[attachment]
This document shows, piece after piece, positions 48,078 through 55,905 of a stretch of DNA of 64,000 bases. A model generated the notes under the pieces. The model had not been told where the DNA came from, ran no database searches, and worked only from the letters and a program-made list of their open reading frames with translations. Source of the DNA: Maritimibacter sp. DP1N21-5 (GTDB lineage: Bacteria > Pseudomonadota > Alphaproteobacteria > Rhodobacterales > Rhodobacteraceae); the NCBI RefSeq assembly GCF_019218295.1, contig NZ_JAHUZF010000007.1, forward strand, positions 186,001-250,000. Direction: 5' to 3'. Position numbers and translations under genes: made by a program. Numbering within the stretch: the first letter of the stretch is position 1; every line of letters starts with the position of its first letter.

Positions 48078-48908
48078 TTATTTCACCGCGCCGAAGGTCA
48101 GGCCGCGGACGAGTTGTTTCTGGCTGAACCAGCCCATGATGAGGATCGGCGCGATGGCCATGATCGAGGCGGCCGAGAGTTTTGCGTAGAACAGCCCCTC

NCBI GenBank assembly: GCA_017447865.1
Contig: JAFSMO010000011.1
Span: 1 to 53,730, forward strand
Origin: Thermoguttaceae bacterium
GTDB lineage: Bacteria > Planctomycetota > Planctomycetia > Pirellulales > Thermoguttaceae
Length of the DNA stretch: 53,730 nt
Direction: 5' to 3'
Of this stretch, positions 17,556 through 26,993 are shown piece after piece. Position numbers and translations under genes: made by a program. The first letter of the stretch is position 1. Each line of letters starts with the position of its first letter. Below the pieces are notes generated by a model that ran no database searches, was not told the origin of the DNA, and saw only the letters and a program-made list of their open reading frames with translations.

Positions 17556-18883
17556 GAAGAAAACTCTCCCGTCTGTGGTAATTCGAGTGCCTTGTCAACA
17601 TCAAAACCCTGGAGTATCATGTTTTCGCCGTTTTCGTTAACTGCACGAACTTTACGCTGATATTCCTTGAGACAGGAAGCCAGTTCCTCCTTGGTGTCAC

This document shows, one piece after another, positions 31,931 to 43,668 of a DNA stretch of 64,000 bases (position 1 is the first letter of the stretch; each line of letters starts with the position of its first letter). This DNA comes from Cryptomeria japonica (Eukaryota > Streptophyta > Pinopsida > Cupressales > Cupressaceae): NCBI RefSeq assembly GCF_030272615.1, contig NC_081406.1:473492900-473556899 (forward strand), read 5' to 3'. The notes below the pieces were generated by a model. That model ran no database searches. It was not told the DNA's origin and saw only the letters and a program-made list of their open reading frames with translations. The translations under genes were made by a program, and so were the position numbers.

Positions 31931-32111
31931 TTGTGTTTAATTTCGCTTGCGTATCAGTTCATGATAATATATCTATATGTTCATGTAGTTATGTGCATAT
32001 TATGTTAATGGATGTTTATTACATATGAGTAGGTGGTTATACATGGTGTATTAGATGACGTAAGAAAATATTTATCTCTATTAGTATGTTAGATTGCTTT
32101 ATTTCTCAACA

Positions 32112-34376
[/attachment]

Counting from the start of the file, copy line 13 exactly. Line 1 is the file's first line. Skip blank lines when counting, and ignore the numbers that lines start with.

Positions 17556-18883